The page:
And then it gets worse. Trying to start any other app, including Friends or Settings, will usually simply fail (though launching games works fine). And trying to shut the system off will result in it hanging, with the power light on the console flashing on a several second delay, and the Kinect turning on and off slowly. If you have it set up to turn off your TV and/or A/V receiver, it will do this first, but you can turn your TV on and see the Xbox One's output is still very much alive, though you can't control it — any controllers will be flashing their Xbox button like they're trying to find the Xbox One, and the Kinect responds to neither voice nor gesture. The only solution is to hold the power button down for several seconds until it forces the Xbox completely off.

An Xbox Support forum post shows I am not alone with this problem, and the suggestion of uninstalling the app and its data, and reinstalling, doesn't work for everyone, including me.

The biggest fail, however, was yet to come.

Starting at about 4pm my local time, the Xbox Live service was unavailable for signing in on the Xbox One. (For some reason, this did not affect the website, the Windows Phone, Windows PCs, or even the Xbox 360.) The service remained down for several hours, coming back online just barely before 9pm. I was able to use the time to install my copy of Titanfall (which required an 800MB update, which the Xbox seemed to be able to get to and download despite the lack of a sign-in service), but I was struck by how much I could not do with the Xbox One without that service.

Attempting to sign in brought up the message pictured here.

What I found particularly disturbing by this is, it wouldn't let me do anything with my profile. I can understand not being able to play online, but I was not even allowed to play anything locally, at least not with my game saves or profile. I tried starting Killer Instinct, and it offered to let me play without saving any progress, but the other option of signing into a profile led straight back to that same error message. If I wanted to play Skylanders Swap Force, assuming it had the "play without a profile" option, I would be starting the game from scratch and not saving anything — certainly far less than desirable than picking up my current campaign playthrough. Attempting to start the Netflix app brought up the message "Can't connect to Netflix" — a statement provably less-than-true, since my son was watching Netflix on a laptop in another room.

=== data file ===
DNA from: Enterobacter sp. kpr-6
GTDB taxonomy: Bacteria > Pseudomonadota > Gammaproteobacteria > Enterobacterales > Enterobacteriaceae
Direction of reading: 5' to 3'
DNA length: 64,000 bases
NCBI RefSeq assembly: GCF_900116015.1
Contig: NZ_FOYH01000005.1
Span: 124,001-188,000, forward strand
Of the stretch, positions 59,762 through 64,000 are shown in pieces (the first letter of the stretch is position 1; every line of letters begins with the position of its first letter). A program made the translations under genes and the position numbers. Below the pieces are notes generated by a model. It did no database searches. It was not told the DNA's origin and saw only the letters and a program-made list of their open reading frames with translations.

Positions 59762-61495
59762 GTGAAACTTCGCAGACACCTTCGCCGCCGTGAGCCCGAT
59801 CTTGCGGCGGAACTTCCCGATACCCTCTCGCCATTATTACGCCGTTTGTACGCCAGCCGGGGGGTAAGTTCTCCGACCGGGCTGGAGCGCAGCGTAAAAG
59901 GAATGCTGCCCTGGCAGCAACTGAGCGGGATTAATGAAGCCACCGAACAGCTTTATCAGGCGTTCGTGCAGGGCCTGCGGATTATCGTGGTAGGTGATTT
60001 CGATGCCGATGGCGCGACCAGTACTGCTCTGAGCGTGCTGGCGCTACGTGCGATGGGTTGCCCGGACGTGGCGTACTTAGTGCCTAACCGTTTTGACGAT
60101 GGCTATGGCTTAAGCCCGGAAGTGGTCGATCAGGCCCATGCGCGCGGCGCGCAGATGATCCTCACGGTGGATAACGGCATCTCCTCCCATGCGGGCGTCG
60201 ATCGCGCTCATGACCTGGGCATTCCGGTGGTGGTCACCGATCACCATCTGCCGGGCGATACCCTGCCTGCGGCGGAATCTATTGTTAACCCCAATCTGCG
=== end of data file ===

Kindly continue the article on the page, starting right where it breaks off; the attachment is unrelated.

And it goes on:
I wasn't on a submarine, I wasn't in a middle-America town with shoddy internet, and my internet and electricity were still on. And yet, the Xbox One servers were unavailable and the console was virtually unplayable, despite any assurance to the contrary (unless you count having to create an all-new local-only profile (can you even do that anymore?) and starting all your games over from scratch).

I still have hope for the Xbox One, but I would be lying if I didn't admit it has been a major disappointment so far. At least Titanfall is fun to play, but the system still has a long way to go. If Titanfall is the system-seller that we expect it to be, these faults are going to be in front of a lot more eyes, and Microsoft would do well to correct them as soon as possible, before it's too late and the Xbox goes the way of the Zune.